Voltage Drop in Conductor - Wire Sizing Chart
- Calculate the maximum sustained amperage of the circuit. Measure the length of the circuit from the power source to the load and back.
- Decide whether the circuit runs in an engine space or non engine space. Engine spaces are assumed to be at 50 degrees C, non engine spaces are assumed to be at 30 degrees C.
- Multiply the maximum current times the length of the circuit to calculate Famps (Feet x amps).
- Base the wire on either the 3% or 10% voltage drop. In general, items which affect the safe operation of the boat and its passengers (running lights, bilge blowers, electronics and distribution panel supply circuits) use 3%; all other loads use 10% (cabin lights, bait pumps).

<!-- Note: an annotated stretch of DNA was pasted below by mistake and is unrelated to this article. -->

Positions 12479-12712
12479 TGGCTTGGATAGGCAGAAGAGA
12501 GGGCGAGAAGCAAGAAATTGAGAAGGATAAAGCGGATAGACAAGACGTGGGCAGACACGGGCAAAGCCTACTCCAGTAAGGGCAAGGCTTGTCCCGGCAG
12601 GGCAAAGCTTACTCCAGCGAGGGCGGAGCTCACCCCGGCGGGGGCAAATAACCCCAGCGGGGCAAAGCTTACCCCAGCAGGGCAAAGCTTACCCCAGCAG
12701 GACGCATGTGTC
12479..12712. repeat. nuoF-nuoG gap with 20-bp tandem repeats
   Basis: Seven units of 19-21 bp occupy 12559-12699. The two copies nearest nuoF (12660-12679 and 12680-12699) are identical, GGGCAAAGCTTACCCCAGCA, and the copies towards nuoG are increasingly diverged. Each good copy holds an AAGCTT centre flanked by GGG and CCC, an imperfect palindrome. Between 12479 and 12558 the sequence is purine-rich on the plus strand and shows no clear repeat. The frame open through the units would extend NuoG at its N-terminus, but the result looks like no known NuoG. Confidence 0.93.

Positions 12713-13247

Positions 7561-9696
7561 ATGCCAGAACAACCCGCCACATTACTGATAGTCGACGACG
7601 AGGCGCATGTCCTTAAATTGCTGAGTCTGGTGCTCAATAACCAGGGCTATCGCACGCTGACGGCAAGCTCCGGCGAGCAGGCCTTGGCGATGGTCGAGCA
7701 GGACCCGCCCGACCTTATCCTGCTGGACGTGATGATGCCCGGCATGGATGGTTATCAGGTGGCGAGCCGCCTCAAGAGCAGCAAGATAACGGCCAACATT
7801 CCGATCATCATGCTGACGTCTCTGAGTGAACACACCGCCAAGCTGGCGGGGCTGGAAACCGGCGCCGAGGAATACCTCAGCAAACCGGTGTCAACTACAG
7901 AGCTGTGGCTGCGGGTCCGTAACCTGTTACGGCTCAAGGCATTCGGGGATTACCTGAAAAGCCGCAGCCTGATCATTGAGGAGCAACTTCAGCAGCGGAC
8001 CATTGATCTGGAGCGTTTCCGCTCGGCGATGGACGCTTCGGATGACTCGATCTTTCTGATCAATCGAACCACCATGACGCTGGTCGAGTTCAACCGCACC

- Starting in the column which has the right voltage and voltage drop shown at the top, run down the list of numbers until arriving at a value which is greater than the calculated Famps. Move left to the Ampacity column to verify that the total amperage of the circuit does not exceed the maximum allowable amperage of the wire size for that row. If it does, move down until the wire ampacity exceeds the circuit amperage. Finally, move left to the wire size column to select the wire size.
a. A 12 volt system at 10% drop with a 40’ circuit x 45 amps = 1800 Famps. A wire size of 8 is required.
b. A 24 volt system at 3% drop with a 10’ circuit x 100 amps = 1000 Famps. A wire size of 6 is required.